Written by Duane Swierczynski
Art by Eric Nguyen
Reviewed by Sean Lamont
I have an unexplainable fascination with procedural dramas. The modern day equivalent of the classic mystery story, these tales delve into solving a crime or incident in a non-linear fashion by slowly piecing together all of the mismatched parts into a whole. It’s an addictive format that consistently pulls me in regardless of my interest at the start. But what if a story maintained the structure of a procedural drama while focusing on the actions themselves, leaving the motives and identities of the key players as the great mystery to be solved? That, in a nutshell, is what we get with Dark Horse’s offering this week in the relaunch of the popular 90’s property, X.
The city of Arcadia has hit a slump. Criminal organizations operate freely, and have pushed the honest everyday citizens out of its borders with the fear they have caused. But when a string of high-ranking crime lords start receiving pictures of themselves X’d out in red marker, only to turn up dead shortly afterwards in various gruesome fashions, the status quo is turned on its ear as the police are forced to protect the criminals from the actions of a savage vigilante only known as X. Acting as our eyes and narrator in this world, an unemployed reporter turned blogger by the name of Leigh is pulled into the mystery at first after witnessing the results of X’s work, and then begins to receive letters containing the crossed out pictures of the individuals killed. Following the threads at hand, she tries to find out who this vigilante is and why he is acting with such brutal efficiency, until one day the two cross paths at a most inopportune time.
X is a difficult book to categorize. It is a mystery at heart, as we know practically nothing about the motives or identity of the title character (including even who he is), but one that revels in the carnage of action surrounding the character as much as it teases hints and clues of why he is doing what he does. Swierczynski does a splendid job throughout of holding his cards close to the vest, doling out just enough to keep readers intrigued, but the action takes center stage through the back half of the title. Even before it gets to those scenes, there is an economy of words in this title, as the artwork by Nguyen does a lot of the heavy lifting in setting the scene and moving the plot without Swierczynski explaining or referencing events happening behind the word bubbles. Where the format suffers slightly in its presentation thus far is that there is no emotional resonance with any of the characters. By keeping everything a mystery, it is difficult to get attached to any of the protagonists with so little known, but I am hopeful that will be alleviated as time progresses and more facts about these characters come to light.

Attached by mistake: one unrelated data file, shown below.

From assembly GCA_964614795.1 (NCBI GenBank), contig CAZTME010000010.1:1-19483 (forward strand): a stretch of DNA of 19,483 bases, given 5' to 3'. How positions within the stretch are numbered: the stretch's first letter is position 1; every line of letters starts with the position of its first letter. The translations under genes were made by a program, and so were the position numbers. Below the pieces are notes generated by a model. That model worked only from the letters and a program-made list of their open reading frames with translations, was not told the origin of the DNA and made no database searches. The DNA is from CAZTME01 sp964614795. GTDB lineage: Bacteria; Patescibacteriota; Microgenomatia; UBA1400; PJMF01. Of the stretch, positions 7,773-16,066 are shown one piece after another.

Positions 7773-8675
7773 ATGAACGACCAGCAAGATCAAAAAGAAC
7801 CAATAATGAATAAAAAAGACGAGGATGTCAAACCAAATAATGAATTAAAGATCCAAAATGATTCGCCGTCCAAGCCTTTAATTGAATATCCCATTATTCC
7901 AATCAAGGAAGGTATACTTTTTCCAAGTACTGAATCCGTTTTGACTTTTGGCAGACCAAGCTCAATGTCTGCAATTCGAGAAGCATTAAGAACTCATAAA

Nguyen’s artwork is more than sufficient for the story being told, but it is clearly better suited to the action scenes in this particular issue. Fast paced, gruesome to behold, and cinematic in perspective and scope; these scenes are everything that makes a summer action movie so fun to watch. Unfortunately, the quieter moments of this issue are not quite up to the task of building the empathy needed in a title of this nature. With minimal dialogue, no real sense of who these individuals are, and the basis of a mystery being laid; a lot of pressure falls upon the artist to make these characters pop visually and resonate with the reader. While far from bad, it is these scenes where the art suffers the most with its lack of emotional expressions and stylistic facial designs. But again, this would be a criticism of the story format overall more than the artwork presented.
A very soft buy. Personally, I would wait another issue to see the direction they intend to take it, but there is the foundation for a solid story here once we start to learn about the characters themselves. With that lack of attachment to the characters being its biggest weakness though, and with so many X-factors (wokka-wokka) and questions swirling around the story itself, this is the type of issue that will be left to the patience of the reader to decide if they want to see this mystery through to the end.